RANCHO MIRAGE PROJECT SHOWCASES SUSTAINABLE DESIGN AND REDUCES TRAFFIC IN RESIDENTIAL NEIGHBORHOODS
July 23, 2015 – The Annenberg Retreat at Sunnylands opened its doors in 2012 as a “Camp David of the West” for the President of the United States and as a center for high level meetings and retreats while also offering diverse educational programs for the public. Since its opening, Sunnylands has drawn more than 250,000 guests from around the world to Rancho Mirage and hosted numerous dignitaries, including the Presidents of the United States and China who held historic meetings at Sunnylands in 2013.
This impact was made possible through a major investment by The Annenberg Foundation Trust at Sunnylands, the 501(c)(3) nonprofit organization that owns and operates Sunnylands. Working closely with the City of Rancho Mirage, the Trust renovated the historic 200-acre Annenberg estate and built the beautiful, award-winning Sunnylands Center & Gardens.
In order to continue to fulfill its mission to serve the community, state and nation, Sunnylands is embarking on the next phase of its development with the construction of an Archives and Administration Campus that will consolidate the organization’s local employees onto a single location away from residential neighborhoods. Employees have worked in various locations and structures on and off the estate since 2009, when the process of converting Sunnylands from a private residence to a public venue began. The move will allow Sunnylands to streamline operations and provide facilities that will enhance the educational and environmental programs offered to the public.
In addition to offices and maintenance facilities, the project includes construction of a museum-quality archives to preserve the precious art and historic artifacts, documents, correspondence and photographs the Annenbergs accumulated over more than 60 years. The collection has been compared to that of a presidential library by Robert Suiter of the Winston Art Group, which appraised the Sunnylands collection in May 2015. “At the core of the collection are decades of Mr. Annenberg’s correspondence with the leading political power brokers of the GOP, the cornerstone of which are his longstanding relationships with Presidents Nixon, Ford, and Reagan,” Suiter writes. “An archive of this nature holds an immense appeal to biographers and historians, not to mention collectors … .” Access to the Sunnylands archives will be offered by appointment to educators, scholars, historians and journalists for purposeful research projects. In addition, select holdings are being digitized for future online access by the general public.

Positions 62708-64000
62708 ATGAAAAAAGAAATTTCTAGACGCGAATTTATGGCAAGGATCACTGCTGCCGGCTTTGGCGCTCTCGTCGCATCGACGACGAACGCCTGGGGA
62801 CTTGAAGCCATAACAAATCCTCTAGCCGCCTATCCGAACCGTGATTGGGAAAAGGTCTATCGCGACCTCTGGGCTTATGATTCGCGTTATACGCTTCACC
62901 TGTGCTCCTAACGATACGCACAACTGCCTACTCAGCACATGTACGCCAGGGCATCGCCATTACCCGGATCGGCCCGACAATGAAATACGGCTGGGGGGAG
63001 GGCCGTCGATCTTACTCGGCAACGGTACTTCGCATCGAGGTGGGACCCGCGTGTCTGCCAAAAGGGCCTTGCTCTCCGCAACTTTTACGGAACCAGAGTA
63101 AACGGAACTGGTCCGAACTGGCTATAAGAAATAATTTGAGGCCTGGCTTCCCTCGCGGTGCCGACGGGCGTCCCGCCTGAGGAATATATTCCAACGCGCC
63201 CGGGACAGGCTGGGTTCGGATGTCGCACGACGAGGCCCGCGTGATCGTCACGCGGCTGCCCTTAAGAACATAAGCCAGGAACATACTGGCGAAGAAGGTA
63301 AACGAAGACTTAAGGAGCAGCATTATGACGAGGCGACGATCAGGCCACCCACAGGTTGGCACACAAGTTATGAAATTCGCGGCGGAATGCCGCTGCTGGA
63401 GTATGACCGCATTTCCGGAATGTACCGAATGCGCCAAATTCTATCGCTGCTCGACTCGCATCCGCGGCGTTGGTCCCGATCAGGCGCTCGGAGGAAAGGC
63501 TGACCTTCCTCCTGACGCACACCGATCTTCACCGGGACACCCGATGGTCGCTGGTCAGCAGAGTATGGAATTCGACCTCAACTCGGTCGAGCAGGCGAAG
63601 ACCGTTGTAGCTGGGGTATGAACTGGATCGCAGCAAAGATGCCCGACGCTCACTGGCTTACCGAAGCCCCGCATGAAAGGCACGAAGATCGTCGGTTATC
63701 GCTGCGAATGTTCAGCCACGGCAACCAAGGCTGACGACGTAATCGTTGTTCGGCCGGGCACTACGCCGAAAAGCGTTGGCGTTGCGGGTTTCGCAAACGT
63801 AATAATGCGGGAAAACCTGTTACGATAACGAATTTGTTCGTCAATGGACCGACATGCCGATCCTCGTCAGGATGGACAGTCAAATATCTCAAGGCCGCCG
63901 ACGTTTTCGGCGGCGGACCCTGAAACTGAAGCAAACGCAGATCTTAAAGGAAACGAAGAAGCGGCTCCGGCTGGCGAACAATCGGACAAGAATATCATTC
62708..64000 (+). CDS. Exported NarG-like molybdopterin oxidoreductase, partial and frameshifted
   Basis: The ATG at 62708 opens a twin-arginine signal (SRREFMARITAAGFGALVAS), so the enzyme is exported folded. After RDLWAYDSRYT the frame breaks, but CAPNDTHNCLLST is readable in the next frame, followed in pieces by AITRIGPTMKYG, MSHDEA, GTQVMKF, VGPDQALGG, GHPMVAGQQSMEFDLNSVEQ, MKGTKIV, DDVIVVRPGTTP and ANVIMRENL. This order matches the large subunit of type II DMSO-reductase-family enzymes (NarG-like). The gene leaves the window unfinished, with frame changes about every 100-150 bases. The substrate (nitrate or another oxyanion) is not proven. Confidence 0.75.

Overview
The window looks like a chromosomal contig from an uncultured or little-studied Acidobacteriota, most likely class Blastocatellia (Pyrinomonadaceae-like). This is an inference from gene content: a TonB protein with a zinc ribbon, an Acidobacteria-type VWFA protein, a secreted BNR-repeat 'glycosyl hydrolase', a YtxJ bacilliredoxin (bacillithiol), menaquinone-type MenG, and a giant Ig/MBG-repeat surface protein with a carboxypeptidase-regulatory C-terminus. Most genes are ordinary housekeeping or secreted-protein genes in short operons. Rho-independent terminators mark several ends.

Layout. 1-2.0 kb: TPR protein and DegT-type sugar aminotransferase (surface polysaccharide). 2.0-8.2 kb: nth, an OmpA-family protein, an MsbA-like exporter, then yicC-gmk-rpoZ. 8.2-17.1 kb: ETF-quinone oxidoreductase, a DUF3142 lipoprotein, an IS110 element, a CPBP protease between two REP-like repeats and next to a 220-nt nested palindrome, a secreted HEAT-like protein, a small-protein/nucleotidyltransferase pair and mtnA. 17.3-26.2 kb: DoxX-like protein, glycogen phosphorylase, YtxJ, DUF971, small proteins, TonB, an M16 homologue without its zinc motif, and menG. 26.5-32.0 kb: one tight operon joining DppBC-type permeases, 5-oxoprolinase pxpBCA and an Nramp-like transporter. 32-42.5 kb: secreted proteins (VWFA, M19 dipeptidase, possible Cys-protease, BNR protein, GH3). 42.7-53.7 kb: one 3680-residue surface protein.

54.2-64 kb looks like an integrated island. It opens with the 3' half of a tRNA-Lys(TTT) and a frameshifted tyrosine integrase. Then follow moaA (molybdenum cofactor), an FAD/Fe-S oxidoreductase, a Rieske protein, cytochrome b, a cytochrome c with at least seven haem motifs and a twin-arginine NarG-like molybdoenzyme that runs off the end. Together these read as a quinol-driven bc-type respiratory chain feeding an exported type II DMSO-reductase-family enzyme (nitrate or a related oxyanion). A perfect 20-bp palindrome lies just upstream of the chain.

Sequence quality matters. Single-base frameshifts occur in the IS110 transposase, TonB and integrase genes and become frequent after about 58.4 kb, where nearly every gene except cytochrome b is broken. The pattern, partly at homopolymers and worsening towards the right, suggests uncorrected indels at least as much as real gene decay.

The Archives and Administration Campus will be constructed on Sunnylands-owned property north of the historic estate and immediately west of Sunnylands Center & Gardens. The project, designed by Palm Springs architect Lance O’Donnell of o2 Architecture, consists of modern glass and concrete block buildings set amid desert landscaping.
It is designed with the goal of achieving Leadership in Energy & Environmental Design (LEED) Platinum status, the U.S. Green Building Council’s highest rating. The plan includes construction of a greenhouse containing an engineered wetlands, where ground vegetation will filter water used inside the new buildings and the Center & Gardens and reclaim it for non-potable purposes. The new greenhouse, which also will be used as a sustainability demonstration area, is one of a number of projects Sunnylands has undertaken to reduce energy consumption and curtail water use.
- All vehicle traffic (including employees, vendors and archive visitors) arrives and exits via a new entry on Bob Hope Drive, taking all service traffic off residential roads in the Tamarisk neighborhood.
- Streamlines operations by consolidating employee work sites into one location
- Expands overflow parking for guests at the Center & Gardens
- A “sustainability demonstration area” showcases a greenhouse water filtration system and advances the educational and environmental mission of Sunnylands
- Water used in buildings is reclaimed for non-potable uses
- Plantings will be comprised of native and adapted species with low-water demands
- Storm water retention basins incorporated into project design
- Buildings take advantage of natural light to minimize need for electric lighting and night ventilation cooling
For more information, please email Ken Chavez, Sunnylands Communications & Public Affairs or contact him at (760) 202-2266.